The decision of what colour or finish you want for your building is a tricky one, and not one that is ever taken lightly. Architects go to a lot of effort to research the surrounding area to find out what influential buildings are already there. What is the heritage of the local area? Is there any old heritage or industry that we should reflect in our facade?
Once the rough colour palette of materials has been decided, the tricky decision process as to what specific colour, texture, gloss level and finish begin… is tricky because it needs to be right! A high gloss level in the wrong place can ruin the appearance of a building. Colour variation in the wrong place can look awful. So, as I say, it needs to be right. A bright and vivid colour in the wrong place could be enough to put someone off buying a building. The large majority of external rainscreen cladding panels on buildings are aluminium. Aluminium finishes fall into two main categories: Polyester powder Coated (PPC) and Anodised.
To assist you in your decision as to which way to go, here’s a few things you need to know:
1.) Anodising is not a coating. Anodising is a process where a very thin top surface of the aluminium is etched away, opening up the pores of the aluminium material. Then through an electrolysis process, an anodised film is formed on the surface of the metal. The anodic film is impregnated into the metal itself rather than a coating on the outside.
2.) Natural Silver anodising (also known as natural anodising or satin anodising) is not a colour. The process described above does not involve any colour at all. The result of natural silver anodising is that the natural colour of aluminium is what you can see. The natural grain in the aluminium is generally not visible as this is removed in the etching process. To create colour, dyes are added during the process which creates bronze and other colours. Different grades of aluminium will create different gloss levels.
3.) Colour consistency cannot be guaranteed with any anodised finish. As this is a natural process, working with natural raw materials, and created through a manual process, there will be variance in the final finish. This can be controlled by procuring material from the same coil and batch anodising at the same time, and using good, experienced anodises. However, there will be some variance so you must appreciate this. Some architects choose anodised finishes for this very reason as it gives a more natural feel to the building.
4.) You can’t use the same grade of aluminium for anodising and powder coating. If you decide on a powder-coated finish, the base material will likely be a 1050 grade aluminium, however, if you tried to anodise this grade of aluminium it would come out with unusual streaks and inconstant colour across a panel, this is because the grade of aluminium isn’t suitable for anodising. If you opt for an anodised finish then a better grade of metal is required (and yes, more expensive). This will generally be a 55HX grade aluminium from Aleris or J57UP from Novelis.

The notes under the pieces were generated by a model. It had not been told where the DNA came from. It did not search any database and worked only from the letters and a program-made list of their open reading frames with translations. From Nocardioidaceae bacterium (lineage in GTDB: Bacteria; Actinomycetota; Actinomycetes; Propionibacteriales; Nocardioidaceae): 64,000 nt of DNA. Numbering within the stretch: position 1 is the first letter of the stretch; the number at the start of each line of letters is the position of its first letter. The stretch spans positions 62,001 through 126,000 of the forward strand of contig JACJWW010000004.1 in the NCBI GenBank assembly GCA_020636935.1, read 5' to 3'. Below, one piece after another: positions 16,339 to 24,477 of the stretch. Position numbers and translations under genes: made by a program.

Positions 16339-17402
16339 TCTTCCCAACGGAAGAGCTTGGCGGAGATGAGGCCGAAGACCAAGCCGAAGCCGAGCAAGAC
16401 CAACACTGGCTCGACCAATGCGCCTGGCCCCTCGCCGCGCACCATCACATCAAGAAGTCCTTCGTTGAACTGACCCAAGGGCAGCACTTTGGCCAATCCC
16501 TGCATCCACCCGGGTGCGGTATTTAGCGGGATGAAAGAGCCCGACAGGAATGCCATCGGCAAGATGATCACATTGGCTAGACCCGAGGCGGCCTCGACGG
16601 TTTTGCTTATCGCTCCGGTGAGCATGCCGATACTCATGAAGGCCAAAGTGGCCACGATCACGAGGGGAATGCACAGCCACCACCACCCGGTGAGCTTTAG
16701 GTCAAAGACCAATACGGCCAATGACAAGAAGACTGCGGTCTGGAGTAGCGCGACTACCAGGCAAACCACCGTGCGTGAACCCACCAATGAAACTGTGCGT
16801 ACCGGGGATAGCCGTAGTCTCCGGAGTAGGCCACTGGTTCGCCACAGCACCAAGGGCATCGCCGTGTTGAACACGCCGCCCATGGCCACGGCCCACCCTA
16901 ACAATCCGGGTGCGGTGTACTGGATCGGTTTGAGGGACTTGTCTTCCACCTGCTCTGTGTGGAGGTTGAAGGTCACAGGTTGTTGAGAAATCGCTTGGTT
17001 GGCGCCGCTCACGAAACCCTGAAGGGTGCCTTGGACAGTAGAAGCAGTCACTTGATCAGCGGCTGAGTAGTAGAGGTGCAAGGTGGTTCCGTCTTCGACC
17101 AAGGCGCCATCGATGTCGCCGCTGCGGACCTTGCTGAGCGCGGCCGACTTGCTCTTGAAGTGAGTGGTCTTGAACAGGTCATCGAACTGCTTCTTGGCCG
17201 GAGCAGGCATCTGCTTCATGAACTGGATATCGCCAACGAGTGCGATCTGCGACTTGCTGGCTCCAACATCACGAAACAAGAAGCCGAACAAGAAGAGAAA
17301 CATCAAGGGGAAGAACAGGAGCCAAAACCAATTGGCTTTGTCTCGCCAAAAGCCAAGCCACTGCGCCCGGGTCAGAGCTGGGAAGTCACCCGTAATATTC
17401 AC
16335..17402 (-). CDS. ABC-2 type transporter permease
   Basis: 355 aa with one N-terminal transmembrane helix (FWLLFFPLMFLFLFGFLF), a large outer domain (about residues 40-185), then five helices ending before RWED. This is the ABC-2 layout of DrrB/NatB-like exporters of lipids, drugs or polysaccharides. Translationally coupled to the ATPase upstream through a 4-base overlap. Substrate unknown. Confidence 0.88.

5.) There are over 200 polyester powder-coated finishes. Every RAL colour can be powder coated, and for each RAL colour, there are generally 3 different gloss levels: satin, matt, gloss. Then for some colours, there are different textures and metallic finishes. Four PPC ranges that are worthy of note in their own right: ANODIC POWDERS The Anodic PPC range has been developed to sit in-between standard flat powder coating and anodising. They have a metallic fleck in them and are supposed to mimic an anodised finish. As it is a coating you won’t get the colour variation as you would with an anodised finish, but rather a consistent colour. Akzo Nobel have a particularly good range of Anodic Finishes.
Textured powders are applied like any other powder, but the difference with them is that the raw powder hasn’t been ground so finely, so when it is applied it creates small ‘lumps’ in the finish. This makes for an interesting appearance. Textured powders are generally ‘super matt’ in their appearance, meaning they have virtually zero gloss level.
Relatively new to the market has been the introduction of powder-coated finishes made to look like other metals, such as weathered steel, weathered copper, weathered zinc, GRC, and various other patina finishes. These are often created using different colour powders and flecks mixed or through two-pass powder coating using light water spray to separate different colours. The company leading the way in this field is a Spanish powder manufacturer Adapta Powder Coatings.
The beauty of powder coating is whilst the existing range of powders listed above is almost endless, there is the odd occasion when a client wants something very specific or wants to match another product (a piece of furniture for example), and it simply doesn’t fit within any colour on the market. Or they want a particular RAL colour, but in a texture that isn’t currently available. Akzo Nobel, a leading powder manufacturer, offer a service where they can match textures and tones in their laboratory, and generally create an exact match.
Specification of pressure equalised rainscreen cladding systems
The use of a pressure equalised (or moderated) rainscreen cladding system is mainly chosen for buildings four to five storeys high, or over 12 meters. The main principle of a pressure equalised system is to balance the flow of air and control water using the building envelope.